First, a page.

Know when the time is right.  It’s easy to think that once your store has reached a certain level of sales, it’s time to grow.  But Dean Nelson, owner of Dean’s Natural Food Market, says he had different reasoning behind expanding his flagship store in Ocean Township, N.J., from 5,800 to 7,500 square feet and adding smaller locations in nearby Shrewsbury and Basking Ridge.  “Just because you’re busy doesn’t mean you should expand,” he says.  “You expand when you think you are not hitting a particular market in your store.  Are you driving consumers elsewhere because you can’t meet their needs?  That’s really the expansion question.”  Store expansions, after all, mean not just major capital expenses, but also sizeable increases in overhead costs, and you have to be sure the potential increase in market share is worth it, Nelson says.  That’s why, before he expanded his operation, he consulted with outside experts.  “I don’t usually believe in consultants,” he says.  “But I think there are times when you need to reach outside of your knowledge base and get some guidance, so you can make a decision on quantifiable information, and not just your gut.”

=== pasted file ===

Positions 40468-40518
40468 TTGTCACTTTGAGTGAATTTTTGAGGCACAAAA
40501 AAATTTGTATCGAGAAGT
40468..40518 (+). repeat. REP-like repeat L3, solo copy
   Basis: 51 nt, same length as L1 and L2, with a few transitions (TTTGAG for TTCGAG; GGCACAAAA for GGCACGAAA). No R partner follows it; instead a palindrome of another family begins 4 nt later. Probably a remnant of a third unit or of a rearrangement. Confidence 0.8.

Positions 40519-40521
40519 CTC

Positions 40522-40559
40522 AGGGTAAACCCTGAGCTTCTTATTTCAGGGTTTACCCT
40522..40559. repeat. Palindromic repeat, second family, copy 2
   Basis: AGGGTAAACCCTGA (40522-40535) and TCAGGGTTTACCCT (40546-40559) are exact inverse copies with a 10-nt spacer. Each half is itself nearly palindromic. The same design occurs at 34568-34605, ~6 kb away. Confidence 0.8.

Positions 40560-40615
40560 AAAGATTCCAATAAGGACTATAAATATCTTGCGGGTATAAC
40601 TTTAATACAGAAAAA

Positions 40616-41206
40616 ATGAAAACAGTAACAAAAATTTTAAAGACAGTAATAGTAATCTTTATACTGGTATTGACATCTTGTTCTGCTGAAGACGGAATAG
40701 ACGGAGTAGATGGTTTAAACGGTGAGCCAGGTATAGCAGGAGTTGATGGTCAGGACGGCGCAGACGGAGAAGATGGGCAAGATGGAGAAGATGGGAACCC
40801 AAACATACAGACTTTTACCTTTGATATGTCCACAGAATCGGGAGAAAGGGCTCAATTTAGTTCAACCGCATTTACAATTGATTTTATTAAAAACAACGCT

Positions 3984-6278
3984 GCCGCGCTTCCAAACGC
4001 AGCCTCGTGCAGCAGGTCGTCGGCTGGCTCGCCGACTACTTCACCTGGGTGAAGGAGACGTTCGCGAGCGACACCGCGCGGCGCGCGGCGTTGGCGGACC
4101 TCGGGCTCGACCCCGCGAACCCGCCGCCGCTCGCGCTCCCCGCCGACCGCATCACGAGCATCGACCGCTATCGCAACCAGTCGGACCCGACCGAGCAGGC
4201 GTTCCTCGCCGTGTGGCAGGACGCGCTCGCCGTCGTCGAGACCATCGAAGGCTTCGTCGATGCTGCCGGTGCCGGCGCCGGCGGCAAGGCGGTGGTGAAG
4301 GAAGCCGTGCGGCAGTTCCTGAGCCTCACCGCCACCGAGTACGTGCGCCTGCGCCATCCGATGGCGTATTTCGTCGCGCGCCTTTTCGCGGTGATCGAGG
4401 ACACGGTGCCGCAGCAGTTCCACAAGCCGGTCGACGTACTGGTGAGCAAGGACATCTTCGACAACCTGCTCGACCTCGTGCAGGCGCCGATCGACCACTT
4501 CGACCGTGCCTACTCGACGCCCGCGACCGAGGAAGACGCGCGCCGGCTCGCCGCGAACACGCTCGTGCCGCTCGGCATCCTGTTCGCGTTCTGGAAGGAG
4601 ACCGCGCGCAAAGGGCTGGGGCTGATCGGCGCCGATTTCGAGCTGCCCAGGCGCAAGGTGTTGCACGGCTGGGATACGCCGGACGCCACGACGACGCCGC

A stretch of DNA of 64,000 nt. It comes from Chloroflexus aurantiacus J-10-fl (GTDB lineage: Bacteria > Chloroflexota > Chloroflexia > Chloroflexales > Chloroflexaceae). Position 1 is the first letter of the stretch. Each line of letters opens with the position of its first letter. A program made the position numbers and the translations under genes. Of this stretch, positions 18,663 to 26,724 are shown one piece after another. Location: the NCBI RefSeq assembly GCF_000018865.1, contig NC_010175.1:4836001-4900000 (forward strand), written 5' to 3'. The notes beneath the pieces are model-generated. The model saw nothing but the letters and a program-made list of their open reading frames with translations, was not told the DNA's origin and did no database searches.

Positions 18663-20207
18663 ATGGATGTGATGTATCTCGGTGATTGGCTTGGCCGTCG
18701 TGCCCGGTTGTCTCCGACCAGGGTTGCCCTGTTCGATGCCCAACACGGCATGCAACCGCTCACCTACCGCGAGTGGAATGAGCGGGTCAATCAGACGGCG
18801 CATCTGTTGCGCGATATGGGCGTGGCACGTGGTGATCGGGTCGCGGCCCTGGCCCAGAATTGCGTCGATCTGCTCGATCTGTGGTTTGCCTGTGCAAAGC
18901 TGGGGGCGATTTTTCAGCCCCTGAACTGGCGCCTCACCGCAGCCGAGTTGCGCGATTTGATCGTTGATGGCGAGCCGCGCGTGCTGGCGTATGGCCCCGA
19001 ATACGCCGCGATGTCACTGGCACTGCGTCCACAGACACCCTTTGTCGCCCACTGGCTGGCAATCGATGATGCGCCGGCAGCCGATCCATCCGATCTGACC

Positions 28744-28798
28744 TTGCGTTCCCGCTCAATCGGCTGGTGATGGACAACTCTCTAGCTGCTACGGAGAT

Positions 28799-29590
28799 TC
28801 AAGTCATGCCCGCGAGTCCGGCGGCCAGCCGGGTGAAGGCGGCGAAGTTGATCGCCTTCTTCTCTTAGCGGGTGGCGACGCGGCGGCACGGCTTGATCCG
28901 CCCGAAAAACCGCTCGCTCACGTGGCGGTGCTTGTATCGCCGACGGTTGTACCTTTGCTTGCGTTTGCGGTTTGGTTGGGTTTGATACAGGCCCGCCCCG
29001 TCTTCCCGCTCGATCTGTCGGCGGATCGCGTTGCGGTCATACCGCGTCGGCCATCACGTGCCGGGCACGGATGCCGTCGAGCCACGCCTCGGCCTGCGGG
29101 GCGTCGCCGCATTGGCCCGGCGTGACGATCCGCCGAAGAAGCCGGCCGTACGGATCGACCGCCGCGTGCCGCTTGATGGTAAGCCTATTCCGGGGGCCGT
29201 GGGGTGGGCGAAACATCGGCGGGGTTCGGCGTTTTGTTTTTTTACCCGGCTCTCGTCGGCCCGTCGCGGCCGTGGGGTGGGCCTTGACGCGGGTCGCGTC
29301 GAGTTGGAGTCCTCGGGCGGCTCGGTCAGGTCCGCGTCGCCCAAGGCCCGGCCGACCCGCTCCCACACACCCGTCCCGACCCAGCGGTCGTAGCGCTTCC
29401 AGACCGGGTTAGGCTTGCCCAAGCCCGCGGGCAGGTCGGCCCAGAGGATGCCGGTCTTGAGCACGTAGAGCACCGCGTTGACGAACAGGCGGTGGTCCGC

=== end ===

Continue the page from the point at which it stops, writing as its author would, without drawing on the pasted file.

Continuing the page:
Consider new locations.  “We used to be able to draw people from up to 15 miles away routinely, because if they wanted good natural, organic products, they didn’t have another choice,” says Terry Brett, owner of the Kimberton Whole Foods chain in Pennsylvania.  “But as mainstream stores started to add more and more natural and organic lines, I saw we were going to lose a lot of these customers.  They were going to drive three miles to Wegmans to do their natural foods shopping, rather than drive another 12 miles to our store.”  Today, the reality is, if retailers want to keep these customers, they have to go to them.  That’s why Kimberton currently boasts five locations.  But how do you determine where to plant your flag these days, especially when there aren’t many communities left that aren’t already serviced by natural options?  One way is to design new stores that build upon, instead of dominate, the existing natural retail landscape.  For Sizing up your growth strategy example, Donnie Caffery of Good Foods Grocery in Virginia, made sure his two small-footprint stores were part of the regional “natural food circuit” by focusing on an area untapped by his competitors: bulk food offerings, including 450 bulk bins and 350 jars of spices and herbs.  “Nobody else around here is moving that department forward,” he says.  “We’ve found a niche within a niche here.”  Niche positioning is also the reason why Brett’s ongoing expansion strategy entails moving closer to bigger retailers such as Wegmans, Trader Joe’s and Whole Foods Market, instead of away from them.  According to Brett, the presence—and success—of such stores suggests there’s an existing market for high-end natural foods, one that could also support smaller, independent stores like his that offer a specialty selection.  “There’s a huge movement to buy local,” he explains.  “We can focus on sourcing products locally or regionally and have a number of products you can only get at a smaller independent because the vendors can’t supply these larger chains.  We are going to be the ‘town grocery store’ to a certain degree.  So many small mom-and-pops have been knocked out of business by the big chains.  There’s a chance for small-footprint retailers to come in and become a local community market.”